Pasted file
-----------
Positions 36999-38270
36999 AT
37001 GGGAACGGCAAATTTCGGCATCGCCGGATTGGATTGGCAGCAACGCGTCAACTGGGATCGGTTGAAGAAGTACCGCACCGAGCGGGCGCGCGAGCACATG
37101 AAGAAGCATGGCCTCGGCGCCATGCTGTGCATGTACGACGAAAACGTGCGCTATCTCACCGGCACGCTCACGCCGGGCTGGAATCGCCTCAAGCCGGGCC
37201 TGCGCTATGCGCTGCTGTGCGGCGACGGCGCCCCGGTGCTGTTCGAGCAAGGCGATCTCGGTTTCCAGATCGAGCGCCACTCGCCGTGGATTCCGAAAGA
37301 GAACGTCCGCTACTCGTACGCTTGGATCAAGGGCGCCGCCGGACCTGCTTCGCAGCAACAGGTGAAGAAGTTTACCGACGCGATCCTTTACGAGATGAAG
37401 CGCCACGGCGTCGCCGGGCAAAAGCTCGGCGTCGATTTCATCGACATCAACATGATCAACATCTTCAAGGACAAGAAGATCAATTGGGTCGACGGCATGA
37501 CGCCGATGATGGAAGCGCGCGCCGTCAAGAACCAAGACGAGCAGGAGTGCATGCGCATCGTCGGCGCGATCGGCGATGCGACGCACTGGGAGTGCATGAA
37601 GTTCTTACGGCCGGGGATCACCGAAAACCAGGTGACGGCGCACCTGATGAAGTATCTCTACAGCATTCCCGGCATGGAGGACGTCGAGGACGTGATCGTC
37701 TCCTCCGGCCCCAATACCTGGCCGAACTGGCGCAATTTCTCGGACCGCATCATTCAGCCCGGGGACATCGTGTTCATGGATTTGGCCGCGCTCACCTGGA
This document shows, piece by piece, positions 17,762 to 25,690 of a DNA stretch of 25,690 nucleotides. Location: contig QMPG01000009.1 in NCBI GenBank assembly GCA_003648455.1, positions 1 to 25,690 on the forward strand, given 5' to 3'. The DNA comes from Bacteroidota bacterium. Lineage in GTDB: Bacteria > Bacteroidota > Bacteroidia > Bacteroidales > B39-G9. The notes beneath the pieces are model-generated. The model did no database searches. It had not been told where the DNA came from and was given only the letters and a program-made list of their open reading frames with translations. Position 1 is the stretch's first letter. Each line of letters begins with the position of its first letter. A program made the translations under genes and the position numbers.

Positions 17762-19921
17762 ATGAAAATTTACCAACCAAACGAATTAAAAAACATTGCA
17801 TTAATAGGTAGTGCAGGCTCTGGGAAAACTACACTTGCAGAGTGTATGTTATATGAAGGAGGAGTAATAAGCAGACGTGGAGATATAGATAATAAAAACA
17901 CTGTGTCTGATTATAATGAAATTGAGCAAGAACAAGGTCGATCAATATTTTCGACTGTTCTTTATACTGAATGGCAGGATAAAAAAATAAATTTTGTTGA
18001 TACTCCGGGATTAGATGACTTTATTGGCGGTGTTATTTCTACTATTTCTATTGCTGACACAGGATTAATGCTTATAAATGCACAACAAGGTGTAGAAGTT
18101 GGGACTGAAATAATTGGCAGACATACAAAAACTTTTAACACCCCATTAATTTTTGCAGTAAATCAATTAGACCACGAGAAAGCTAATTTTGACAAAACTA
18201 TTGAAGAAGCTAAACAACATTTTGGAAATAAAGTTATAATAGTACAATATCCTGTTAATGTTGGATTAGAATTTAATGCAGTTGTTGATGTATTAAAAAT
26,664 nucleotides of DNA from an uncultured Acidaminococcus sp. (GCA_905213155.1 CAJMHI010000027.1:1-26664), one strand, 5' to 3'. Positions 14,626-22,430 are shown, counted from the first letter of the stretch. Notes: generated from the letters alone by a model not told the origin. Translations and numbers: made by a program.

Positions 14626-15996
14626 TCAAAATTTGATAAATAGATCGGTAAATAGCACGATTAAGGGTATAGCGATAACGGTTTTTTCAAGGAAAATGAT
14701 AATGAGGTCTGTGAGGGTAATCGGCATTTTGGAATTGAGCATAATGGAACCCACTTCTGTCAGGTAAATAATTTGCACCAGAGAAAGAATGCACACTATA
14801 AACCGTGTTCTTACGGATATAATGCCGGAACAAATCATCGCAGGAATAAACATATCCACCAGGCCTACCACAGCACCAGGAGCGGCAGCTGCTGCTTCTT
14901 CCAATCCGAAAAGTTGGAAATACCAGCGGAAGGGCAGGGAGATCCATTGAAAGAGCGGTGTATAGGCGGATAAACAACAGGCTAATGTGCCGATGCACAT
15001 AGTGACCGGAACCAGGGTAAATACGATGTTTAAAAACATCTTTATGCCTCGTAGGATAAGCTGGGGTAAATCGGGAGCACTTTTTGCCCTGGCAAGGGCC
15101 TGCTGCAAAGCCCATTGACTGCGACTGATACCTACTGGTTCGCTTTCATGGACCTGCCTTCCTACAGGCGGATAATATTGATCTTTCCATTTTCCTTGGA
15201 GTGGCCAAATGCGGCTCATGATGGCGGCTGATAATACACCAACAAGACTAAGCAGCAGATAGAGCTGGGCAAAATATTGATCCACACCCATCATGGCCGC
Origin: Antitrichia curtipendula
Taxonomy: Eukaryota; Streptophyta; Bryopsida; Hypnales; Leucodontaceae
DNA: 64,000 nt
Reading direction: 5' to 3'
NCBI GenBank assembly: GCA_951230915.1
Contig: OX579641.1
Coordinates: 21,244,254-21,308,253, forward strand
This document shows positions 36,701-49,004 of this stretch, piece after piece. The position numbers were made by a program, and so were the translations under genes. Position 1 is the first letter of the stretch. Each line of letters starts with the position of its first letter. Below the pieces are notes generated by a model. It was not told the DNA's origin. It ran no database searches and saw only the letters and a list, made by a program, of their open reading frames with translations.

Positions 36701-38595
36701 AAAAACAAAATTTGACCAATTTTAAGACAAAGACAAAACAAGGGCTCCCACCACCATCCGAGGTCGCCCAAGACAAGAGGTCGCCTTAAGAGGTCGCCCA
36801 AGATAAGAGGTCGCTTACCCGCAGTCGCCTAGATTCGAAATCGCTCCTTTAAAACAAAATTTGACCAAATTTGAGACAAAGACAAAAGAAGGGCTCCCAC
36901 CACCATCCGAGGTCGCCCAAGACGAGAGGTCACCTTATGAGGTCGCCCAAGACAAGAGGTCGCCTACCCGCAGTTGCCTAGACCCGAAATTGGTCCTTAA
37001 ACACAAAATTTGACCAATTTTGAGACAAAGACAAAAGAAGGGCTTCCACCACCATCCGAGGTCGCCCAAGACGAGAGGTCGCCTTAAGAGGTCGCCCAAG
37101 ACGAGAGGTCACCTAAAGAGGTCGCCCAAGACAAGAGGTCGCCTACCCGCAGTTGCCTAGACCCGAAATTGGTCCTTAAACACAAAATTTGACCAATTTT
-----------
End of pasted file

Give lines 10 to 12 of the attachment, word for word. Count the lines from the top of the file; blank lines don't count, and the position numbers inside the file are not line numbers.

37701 TCCTCCGGCCCCAATACCTGGCCGAACTGGCGCAATTTCTCGGACCGCATCATTCAGCCCGGGGACATCGTGTTCATGGATTTGGCCGCGCTCACCTGGA
This document shows, piece by piece, positions 17,762 to 25,690 of a DNA stretch of 25,690 nucleotides. Location: contig QMPG01000009.1 in NCBI GenBank assembly GCA_003648455.1, positions 1 to 25,690 on the forward strand, given 5' to 3'. The DNA comes from Bacteroidota bacterium. Lineage in GTDB: Bacteria > Bacteroidota > Bacteroidia > Bacteroidales > B39-G9. The notes beneath the pieces are model-generated. The model did no database searches. It had not been told where the DNA came from and was given only the letters and a program-made list of their open reading frames with translations. Position 1 is the stretch's first letter. Each line of letters begins with the position of its first letter. A program made the translations under genes and the position numbers.

Positions 17762-19921